That’s one of the reasons I am most worried about those of you who live alone, or who live with people who don’t really see you. Church may be the one place you are touched, the one place you are seen, the one place you feel like you are considered worthy. And without our weekly gatherings, you may be missing that recognition of your humanity, of your blessedness. Now, I’ve been told that I shouldn’t stare into the camera too much because it’s a little too intense at this distance. But this time it’s intentional. I want you to know that I see you. I see your tears. I see your brave face. I see your loneliness. I see you. And I love you and this church loves you and God loves you. And you are so worthy.
So now the question is: how do we help one another be seen, when we are worshiping digitally, when we are not gathering in our sacred space together? One way is to participate in our Zoom gatherings. During our fellowship time today we will have some specific conversation starters. If it’s a small group we’ll stay together; if it’s a larger group, we’ll break into smaller ones. Another way is to participate in some small, social-distanced gatherings we are planning. See your Weekly Word newsletter for details. Although we are not planning on Sunday morning worship in the sanctuary for quite some time, we will be offering some outdoor worship opportunities this summer, and possibly indoors with strict safety precautions and not on Sunday mornings. This will depend on the virus trends in our area; so stay tuned. But more importantly, there are ways you can reach out now to help others. Has somebody from church been on your mind? Give them a call or drop them a note. The emails and notes I have received from some of you have meant the world to me. Support one another that same way. Let’s help one another be seen.
Of course, Zacchaeus being seen didn’t end with him just feeling better about himself. It resulted in him making restitution. It changed his attitudes and perspectives. His encounter with Jesus changed his priorities and his wallet. So if we are Zacchaeus, and we recognize that we are seen and we are loved, how do we move from being seen to being generous? from being loved to being just? It has been said that justice is what love looks like in public. Our being loved needs to result in our loving the world.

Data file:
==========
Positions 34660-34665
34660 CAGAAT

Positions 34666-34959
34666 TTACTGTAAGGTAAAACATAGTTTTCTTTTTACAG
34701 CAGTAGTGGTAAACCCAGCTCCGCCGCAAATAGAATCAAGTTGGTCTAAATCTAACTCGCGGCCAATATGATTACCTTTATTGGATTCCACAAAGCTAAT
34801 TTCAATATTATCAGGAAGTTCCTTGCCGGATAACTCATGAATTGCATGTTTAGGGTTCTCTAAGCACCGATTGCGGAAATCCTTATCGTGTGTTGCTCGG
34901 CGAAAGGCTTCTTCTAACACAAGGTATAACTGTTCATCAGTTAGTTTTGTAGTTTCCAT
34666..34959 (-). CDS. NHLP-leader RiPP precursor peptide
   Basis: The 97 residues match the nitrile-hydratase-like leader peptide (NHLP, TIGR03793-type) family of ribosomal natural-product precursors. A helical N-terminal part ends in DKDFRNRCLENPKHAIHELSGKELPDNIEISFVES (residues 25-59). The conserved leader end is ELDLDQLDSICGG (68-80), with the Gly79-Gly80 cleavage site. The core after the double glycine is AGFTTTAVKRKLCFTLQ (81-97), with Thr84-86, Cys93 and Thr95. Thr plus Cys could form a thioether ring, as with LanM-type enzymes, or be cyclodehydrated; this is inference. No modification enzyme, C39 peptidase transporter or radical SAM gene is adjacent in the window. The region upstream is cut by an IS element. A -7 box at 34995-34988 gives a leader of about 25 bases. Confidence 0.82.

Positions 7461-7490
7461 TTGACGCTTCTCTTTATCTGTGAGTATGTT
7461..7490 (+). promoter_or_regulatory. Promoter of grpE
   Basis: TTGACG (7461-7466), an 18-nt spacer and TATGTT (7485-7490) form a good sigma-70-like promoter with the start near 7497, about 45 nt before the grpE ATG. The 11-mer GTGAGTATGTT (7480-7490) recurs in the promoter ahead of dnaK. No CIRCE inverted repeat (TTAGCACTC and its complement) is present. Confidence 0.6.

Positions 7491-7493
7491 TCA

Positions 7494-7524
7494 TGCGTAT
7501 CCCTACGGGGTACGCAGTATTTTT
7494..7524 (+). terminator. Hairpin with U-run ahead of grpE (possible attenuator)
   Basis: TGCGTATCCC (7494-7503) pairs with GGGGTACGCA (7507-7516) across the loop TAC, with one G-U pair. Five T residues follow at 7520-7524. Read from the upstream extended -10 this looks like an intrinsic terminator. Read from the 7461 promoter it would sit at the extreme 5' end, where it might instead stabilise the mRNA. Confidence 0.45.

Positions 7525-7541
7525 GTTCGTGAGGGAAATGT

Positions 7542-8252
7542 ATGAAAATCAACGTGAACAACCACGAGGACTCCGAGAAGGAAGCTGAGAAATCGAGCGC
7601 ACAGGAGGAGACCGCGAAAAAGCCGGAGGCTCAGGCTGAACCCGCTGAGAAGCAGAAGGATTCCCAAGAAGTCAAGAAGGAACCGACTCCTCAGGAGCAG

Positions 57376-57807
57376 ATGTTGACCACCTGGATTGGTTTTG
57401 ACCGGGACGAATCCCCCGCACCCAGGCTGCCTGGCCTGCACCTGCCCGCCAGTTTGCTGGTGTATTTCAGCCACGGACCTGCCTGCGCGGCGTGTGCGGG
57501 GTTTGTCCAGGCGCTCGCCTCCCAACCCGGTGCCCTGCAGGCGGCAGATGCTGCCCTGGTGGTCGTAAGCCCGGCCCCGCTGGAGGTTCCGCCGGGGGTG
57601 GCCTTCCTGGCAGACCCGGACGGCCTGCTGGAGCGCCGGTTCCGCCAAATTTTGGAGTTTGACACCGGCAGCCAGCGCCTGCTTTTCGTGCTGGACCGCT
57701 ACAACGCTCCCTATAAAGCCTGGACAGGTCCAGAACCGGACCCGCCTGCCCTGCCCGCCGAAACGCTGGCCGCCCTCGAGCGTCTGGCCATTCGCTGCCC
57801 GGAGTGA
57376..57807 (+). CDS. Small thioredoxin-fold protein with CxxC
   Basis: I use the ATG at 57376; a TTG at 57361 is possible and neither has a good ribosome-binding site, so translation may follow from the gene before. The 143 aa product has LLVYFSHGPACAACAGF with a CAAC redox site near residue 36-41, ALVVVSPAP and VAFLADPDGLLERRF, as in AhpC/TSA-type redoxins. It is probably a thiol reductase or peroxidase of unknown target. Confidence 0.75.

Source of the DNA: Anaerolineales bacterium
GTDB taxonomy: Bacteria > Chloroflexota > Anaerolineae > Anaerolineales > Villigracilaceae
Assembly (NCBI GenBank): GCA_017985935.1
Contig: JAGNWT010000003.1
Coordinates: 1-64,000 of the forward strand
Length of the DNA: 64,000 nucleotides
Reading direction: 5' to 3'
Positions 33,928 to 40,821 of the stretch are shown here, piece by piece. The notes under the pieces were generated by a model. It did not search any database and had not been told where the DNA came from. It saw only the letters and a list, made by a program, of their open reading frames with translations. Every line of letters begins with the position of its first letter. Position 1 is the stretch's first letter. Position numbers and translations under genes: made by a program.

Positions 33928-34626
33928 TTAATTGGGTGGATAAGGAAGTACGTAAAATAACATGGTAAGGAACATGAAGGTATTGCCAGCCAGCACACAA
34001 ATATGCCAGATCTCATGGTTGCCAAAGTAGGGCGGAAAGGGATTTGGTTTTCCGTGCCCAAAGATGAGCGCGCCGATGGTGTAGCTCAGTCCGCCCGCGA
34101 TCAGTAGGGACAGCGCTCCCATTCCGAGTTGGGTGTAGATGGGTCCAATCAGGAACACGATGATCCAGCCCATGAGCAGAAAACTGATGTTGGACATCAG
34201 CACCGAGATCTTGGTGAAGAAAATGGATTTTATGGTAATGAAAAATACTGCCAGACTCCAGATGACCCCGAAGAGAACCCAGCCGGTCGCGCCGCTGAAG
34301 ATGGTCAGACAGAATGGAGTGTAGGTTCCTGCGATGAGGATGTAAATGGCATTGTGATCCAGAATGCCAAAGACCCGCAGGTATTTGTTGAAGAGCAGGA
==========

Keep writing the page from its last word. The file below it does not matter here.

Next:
Everything I’ve said up to this point comes from a traditional understanding of this scripture. But it is not the only understanding. The New Revised Standard Version, which is scholarly and fairly reliable in its translation, quotes Zacchaeus as saying, “Half of my possessions, Lord, I will give to the poor; and if I have defrauded anyone of anything, I will pay back four times as much.” “I will.” It’s a future tense. But the Greek phrase translated here is not in future tense. It is in present tense. The more accurate translation may very well be that he ALREADY gave half his possessions to the poor and ALREADY paid back four times the amount if he found out he had treated someone unfairly. If that is true, then Zacchaeus wasn’t “a sinner who converts but a saint who surprises.” The crowd saw his money and his occupation and they thought they know who he was—a cheat and a scoundrel. But maybe he inherited that money and was doing his best to live honorably with it by sharing with the poor. Maybe he didn’t go around flaunting his charity. Maybe the ones in need of transformation were the community members who judged and belittled him. “So maybe the story is not about a sinner who shocks us by repenting, but about the crowd that demonizes a person it doesn’t like with all sorts of false assumptions.”
Now that’s quite the unraveling of the story, isn’t it? So maybe Zacchaeus’s greed needed to come unraveled, and maybe the people’s judgment did. Look again at Jesus’ response to Zacchaeus’s statement: Then Jesus said to him, “Today salvation has come to this house, because he too is a son of Abraham.” He too. He too is part of the community. Because the people finally saw him for who he really was, they could welcome him back into the community. Maybe this isn’t a repentance story. Maybe it’s a miracle story, which almost always result in the people who had been excluded now being welcomed. All are welcome. So come. Come as you are.